Air cavities, i.e. air layers developed behind cavitators, are seen as a promising drag reducing method in the maritime industry. Here we utilize the Taylor–Couette (TC) geometry, i.e. the flow between two concentric, independently rotating cylinders, to study the effect of air cavities in this closed setup, which is well-accessible for drag measurements and optical flow visualizations. We show that stable air cavities can be formed, and that the cavity size increases with Reynolds number and void fraction. The streamwise cavity length strongly depends on the axial position due to buoyancy forces acting on the air. Strong secondary flows, which are introduced by a counter-rotating outer cylinder, clearly decrease the stability of the cavities, as air is captured in the Taylor rolls rather than in the cavity. Surprisingly, we observed that local air injection is not necessary to sustain the air cavities; as long as air is present in the system it is found to be captured in the cavity. We show that the drag is decreased significantly as compared to the case without air, but with the geometric modifications imposed on the TC system by the cavitators. As the void fraction increases, the drag of the system is decreased. However, the cavitators itself significantly increase the drag due to their hydrodynamic resistance (pressure drag): In fact, a net drag increase is found when compared to the standard smooth-wall TC case. Therefore, one must first overcome the added drag created by the cavitators before one obtains a net drag reduction.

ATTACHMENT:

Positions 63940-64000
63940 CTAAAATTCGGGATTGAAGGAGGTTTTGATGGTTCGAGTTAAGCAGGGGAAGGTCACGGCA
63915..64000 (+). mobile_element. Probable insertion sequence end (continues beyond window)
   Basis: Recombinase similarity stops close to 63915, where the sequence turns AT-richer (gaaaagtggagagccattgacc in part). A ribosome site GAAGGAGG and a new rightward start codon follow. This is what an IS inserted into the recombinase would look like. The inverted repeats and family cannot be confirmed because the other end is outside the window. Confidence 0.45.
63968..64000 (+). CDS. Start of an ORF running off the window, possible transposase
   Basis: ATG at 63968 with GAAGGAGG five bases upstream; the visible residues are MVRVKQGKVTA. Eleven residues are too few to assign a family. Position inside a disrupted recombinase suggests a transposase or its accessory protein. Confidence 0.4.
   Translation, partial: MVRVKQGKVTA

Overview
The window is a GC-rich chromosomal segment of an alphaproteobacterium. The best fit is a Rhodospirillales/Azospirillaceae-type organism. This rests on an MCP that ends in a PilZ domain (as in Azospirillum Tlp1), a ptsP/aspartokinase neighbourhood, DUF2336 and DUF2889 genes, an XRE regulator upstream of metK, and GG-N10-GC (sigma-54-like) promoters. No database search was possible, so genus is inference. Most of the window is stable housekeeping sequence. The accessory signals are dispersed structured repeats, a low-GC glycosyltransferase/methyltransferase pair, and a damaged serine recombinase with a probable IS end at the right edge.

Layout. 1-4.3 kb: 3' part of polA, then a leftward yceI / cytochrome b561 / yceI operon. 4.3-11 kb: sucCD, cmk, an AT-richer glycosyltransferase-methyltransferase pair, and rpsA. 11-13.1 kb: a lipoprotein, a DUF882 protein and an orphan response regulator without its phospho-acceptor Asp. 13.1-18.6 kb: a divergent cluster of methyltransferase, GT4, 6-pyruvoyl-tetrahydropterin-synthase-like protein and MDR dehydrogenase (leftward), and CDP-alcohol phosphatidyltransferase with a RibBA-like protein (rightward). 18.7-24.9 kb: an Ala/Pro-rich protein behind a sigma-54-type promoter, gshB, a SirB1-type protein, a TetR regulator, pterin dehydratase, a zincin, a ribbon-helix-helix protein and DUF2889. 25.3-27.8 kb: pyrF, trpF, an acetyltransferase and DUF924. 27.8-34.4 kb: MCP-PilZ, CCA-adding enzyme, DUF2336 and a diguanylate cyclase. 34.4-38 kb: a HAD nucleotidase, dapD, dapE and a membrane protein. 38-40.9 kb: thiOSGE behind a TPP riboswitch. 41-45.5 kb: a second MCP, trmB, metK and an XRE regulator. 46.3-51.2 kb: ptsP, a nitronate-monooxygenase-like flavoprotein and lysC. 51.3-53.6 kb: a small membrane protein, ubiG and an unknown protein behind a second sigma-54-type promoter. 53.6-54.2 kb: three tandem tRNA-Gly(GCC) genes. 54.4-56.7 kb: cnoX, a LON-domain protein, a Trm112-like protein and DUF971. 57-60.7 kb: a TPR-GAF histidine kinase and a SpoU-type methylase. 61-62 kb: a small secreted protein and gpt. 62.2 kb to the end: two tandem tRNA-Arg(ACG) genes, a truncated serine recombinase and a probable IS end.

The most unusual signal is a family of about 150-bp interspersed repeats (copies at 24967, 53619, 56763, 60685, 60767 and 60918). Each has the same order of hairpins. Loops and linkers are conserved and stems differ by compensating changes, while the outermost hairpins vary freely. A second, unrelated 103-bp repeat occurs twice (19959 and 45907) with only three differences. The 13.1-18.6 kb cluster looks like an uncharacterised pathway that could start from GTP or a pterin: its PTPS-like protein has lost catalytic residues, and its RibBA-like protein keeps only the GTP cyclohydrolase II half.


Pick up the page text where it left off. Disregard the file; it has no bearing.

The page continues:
|Number of pages||10|
|Journal||International journal of multiphase flow|
|Publication status||Published - 1 Aug 2018|
- Drag reduction
- Multiphase flows
- Taylor–Couette flow
- Air cavities